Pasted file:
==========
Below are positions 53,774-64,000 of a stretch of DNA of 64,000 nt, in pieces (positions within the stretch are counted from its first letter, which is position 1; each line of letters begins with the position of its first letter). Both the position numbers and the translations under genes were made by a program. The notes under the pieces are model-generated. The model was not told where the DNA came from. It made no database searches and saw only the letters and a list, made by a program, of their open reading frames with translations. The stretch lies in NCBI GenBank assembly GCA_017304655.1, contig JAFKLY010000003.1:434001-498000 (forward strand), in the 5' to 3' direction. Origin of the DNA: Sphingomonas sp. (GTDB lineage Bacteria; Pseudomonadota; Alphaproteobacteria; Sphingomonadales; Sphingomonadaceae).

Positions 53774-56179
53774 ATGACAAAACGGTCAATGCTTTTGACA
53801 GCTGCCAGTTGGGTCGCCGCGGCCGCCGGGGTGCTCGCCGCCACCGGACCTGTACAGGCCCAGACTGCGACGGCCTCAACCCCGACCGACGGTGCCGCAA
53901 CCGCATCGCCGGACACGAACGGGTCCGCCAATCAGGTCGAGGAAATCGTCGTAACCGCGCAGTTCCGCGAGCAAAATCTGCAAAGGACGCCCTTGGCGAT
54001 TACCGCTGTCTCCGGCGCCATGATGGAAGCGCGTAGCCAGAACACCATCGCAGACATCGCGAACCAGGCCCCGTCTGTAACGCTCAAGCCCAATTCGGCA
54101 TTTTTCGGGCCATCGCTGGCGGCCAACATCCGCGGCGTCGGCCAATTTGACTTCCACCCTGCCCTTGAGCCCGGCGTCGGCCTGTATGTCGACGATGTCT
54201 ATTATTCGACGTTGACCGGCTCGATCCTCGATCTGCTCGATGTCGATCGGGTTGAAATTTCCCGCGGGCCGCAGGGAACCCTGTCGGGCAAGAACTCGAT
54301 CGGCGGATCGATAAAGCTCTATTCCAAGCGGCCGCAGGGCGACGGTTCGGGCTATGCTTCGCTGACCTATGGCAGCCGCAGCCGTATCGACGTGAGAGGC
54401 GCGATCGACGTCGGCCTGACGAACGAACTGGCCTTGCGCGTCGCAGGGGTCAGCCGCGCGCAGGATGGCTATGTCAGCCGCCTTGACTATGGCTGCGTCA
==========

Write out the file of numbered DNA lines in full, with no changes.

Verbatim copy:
Below are positions 53,774-64,000 of a stretch of DNA of 64,000 nt, in pieces (positions within the stretch are counted from its first letter, which is position 1; each line of letters begins with the position of its first letter). Both the position numbers and the translations under genes were made by a program. The notes under the pieces are model-generated. The model was not told where the DNA came from. It made no database searches and saw only the letters and a list, made by a program, of their open reading frames with translations. The stretch lies in NCBI GenBank assembly GCA_017304655.1, contig JAFKLY010000003.1:434001-498000 (forward strand), in the 5' to 3' direction. Origin of the DNA: Sphingomonas sp. (GTDB lineage Bacteria; Pseudomonadota; Alphaproteobacteria; Sphingomonadales; Sphingomonadaceae).

Positions 53774-56179
53774 ATGACAAAACGGTCAATGCTTTTGACA
53801 GCTGCCAGTTGGGTCGCCGCGGCCGCCGGGGTGCTCGCCGCCACCGGACCTGTACAGGCCCAGACTGCGACGGCCTCAACCCCGACCGACGGTGCCGCAA
53901 CCGCATCGCCGGACACGAACGGGTCCGCCAATCAGGTCGAGGAAATCGTCGTAACCGCGCAGTTCCGCGAGCAAAATCTGCAAAGGACGCCCTTGGCGAT
54001 TACCGCTGTCTCCGGCGCCATGATGGAAGCGCGTAGCCAGAACACCATCGCAGACATCGCGAACCAGGCCCCGTCTGTAACGCTCAAGCCCAATTCGGCA
54101 TTTTTCGGGCCATCGCTGGCGGCCAACATCCGCGGCGTCGGCCAATTTGACTTCCACCCTGCCCTTGAGCCCGGCGTCGGCCTGTATGTCGACGATGTCT
54201 ATTATTCGACGTTGACCGGCTCGATCCTCGATCTGCTCGATGTCGATCGGGTTGAAATTTCCCGCGGGCCGCAGGGAACCCTGTCGGGCAAGAACTCGAT
54301 CGGCGGATCGATAAAGCTCTATTCCAAGCGGCCGCAGGGCGACGGTTCGGGCTATGCTTCGCTGACCTATGGCAGCCGCAGCCGTATCGACGTGAGAGGC
54401 GCGATCGACGTCGGCCTGACGAACGAACTGGCCTTGCGCGTCGCAGGGGTCAGCCGCGCGCAGGATGGCTATGTCAGCCGCCTTGACTATGGCTGCGTCA